Almost two years ago, the notorious Public Law 19-83 stealthily became law. The bill was introduced by our illustrious House speaker, Ralph Demapan. In essence, it was a self-interest bill for elected leaders. The bitter ingredients of the bill included astronomical pay increase of 80 percent for them, with the paltry bread crumbs of 5 percent for low-paid civil service employees. The law is now under review by the court for its legality. Taxpayers’ money, which is owned by the public, is very delicious.
Their justification for the insult of an increase is that the elected leaders’ salaries have been stagnant for many years. Wow, the Legislature is now an employment agency.
The good speaker said the bill was introduced based on the recommendations of an advisory commission. Guess who were sitting in the panel—former and current legislators at the time. Interestingly, their data was gathered from the U.S. Congress and its territories and thereafter produced the salary recommendations. I wonder if the recommendations contained educational attainment because the U.S. legislators are composed of over 80 percent lawyers. Moreover, legislators from U.S. territories are mostly master degree holders and above and, of course, they do not grasp for words. Honorable speaker, it was only a recommendation from the panel, not a mandatory introduction on the floor.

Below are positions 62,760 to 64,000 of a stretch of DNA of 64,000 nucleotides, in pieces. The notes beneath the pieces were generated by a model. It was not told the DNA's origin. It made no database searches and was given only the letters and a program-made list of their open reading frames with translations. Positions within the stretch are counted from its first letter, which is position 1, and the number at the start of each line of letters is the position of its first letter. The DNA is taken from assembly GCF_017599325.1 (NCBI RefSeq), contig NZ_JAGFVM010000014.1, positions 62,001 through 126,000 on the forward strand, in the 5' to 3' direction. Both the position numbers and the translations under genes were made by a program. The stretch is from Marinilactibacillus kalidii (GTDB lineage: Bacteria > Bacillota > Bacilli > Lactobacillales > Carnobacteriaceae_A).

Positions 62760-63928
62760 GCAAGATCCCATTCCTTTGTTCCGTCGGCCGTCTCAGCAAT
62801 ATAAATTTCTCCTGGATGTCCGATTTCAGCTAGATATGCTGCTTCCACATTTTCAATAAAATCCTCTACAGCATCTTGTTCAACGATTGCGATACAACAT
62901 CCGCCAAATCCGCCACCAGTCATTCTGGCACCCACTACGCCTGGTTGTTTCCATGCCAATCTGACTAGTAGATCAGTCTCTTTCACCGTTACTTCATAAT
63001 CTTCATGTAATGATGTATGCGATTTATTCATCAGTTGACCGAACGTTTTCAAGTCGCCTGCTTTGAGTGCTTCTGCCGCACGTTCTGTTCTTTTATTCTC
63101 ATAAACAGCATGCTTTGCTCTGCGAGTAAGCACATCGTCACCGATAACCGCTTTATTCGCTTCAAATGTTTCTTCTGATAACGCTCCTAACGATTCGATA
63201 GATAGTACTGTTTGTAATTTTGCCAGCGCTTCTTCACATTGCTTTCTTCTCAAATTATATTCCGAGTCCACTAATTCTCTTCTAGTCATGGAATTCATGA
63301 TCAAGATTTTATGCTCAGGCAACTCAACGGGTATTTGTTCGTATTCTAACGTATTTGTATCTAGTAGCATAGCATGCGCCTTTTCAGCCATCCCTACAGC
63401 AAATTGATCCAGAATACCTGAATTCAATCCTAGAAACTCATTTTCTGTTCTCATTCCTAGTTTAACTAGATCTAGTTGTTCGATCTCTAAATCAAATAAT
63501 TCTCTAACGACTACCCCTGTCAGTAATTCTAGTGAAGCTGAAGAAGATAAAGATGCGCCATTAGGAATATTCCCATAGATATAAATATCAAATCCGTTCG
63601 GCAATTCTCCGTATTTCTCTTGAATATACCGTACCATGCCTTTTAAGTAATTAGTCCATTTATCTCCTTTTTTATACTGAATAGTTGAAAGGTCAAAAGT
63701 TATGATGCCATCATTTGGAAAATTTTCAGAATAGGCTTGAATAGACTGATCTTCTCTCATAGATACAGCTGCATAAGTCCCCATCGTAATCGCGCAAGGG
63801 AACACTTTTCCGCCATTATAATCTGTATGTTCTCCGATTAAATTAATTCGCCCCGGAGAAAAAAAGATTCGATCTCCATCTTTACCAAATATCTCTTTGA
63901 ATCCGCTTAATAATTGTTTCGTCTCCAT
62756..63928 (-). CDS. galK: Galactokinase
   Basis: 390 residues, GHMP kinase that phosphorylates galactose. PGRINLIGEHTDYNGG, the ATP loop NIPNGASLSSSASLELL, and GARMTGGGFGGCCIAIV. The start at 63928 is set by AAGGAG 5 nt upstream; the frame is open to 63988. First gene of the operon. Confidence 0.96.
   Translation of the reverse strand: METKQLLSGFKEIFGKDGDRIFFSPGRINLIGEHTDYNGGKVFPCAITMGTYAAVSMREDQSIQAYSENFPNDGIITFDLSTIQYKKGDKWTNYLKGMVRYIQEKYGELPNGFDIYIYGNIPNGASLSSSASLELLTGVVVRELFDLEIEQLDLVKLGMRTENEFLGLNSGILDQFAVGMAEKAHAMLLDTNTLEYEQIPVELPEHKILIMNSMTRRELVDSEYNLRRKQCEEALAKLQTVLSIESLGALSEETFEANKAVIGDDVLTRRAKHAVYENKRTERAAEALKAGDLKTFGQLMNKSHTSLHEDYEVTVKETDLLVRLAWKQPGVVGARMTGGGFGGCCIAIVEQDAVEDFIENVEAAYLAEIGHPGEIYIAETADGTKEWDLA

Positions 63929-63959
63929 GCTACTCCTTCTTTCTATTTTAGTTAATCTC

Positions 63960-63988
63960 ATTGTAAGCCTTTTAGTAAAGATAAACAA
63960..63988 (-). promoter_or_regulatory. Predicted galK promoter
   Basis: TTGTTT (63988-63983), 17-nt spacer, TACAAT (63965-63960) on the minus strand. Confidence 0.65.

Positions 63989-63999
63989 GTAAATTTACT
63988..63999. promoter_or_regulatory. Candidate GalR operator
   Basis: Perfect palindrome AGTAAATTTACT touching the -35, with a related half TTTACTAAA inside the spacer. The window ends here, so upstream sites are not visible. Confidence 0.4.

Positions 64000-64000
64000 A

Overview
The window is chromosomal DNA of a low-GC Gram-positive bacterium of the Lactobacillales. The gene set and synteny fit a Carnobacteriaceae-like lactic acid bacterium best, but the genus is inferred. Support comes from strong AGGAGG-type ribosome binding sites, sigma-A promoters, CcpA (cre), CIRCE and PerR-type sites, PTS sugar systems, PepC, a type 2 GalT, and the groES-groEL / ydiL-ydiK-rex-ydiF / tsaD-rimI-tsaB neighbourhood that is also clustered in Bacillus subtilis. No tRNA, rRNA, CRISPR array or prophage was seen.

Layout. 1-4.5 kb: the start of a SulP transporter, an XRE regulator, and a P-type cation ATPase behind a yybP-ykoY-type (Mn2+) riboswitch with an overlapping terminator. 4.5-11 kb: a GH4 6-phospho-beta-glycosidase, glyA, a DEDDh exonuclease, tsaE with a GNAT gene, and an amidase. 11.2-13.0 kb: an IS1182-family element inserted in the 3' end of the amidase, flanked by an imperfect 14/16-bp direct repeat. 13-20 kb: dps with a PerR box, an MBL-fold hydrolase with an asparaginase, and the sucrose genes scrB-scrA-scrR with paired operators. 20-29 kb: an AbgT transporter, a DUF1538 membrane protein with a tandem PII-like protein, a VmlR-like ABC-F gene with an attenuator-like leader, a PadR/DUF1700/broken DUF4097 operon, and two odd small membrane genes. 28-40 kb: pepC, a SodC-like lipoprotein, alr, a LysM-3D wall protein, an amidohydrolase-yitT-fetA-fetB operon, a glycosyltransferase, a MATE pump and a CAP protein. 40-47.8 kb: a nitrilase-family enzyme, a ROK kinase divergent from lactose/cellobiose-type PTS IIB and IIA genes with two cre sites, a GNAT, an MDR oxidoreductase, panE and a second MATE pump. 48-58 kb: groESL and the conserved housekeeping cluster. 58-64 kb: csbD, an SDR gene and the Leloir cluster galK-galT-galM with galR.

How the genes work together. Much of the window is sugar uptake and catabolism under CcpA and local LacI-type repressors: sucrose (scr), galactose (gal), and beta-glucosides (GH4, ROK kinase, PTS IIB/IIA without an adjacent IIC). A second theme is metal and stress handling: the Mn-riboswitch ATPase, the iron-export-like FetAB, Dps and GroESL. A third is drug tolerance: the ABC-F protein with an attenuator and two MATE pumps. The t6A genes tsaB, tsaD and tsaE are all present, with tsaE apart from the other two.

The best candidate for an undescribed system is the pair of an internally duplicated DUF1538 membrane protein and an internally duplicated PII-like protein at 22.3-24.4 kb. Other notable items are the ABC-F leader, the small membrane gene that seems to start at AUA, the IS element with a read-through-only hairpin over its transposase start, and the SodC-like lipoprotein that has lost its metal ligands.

Now that it is a law, it has stirred disgruntled controversies that are not in the best interest of the public. Perhaps, P.L. 19-83 should be repealed and a gradual increase bill that is acceptable to the public should be introduced.
Mr. Speaker, it was also you who introduced an exclusive casino bill upon arrival from your brief wine-and-dine trip for a bird’s eye casino view operation in Macau. Let me remind you, the people whom you are supposed to represent rejected the casino referendum twice. You breached their trust. Fortunately, the casino presence boosted the CNMI economy. Second, you introduced a bill, now P.L. 19-83, right after election, assumingly, not even one week into the position. I wonder why the 80-percent salary increase was not in your re-election campaign agenda for the 19th Legislature. Perhaps, your idea to introduce the salary increase bill right after the election almost two years ago will give ample time for people to be oblivious this coming November.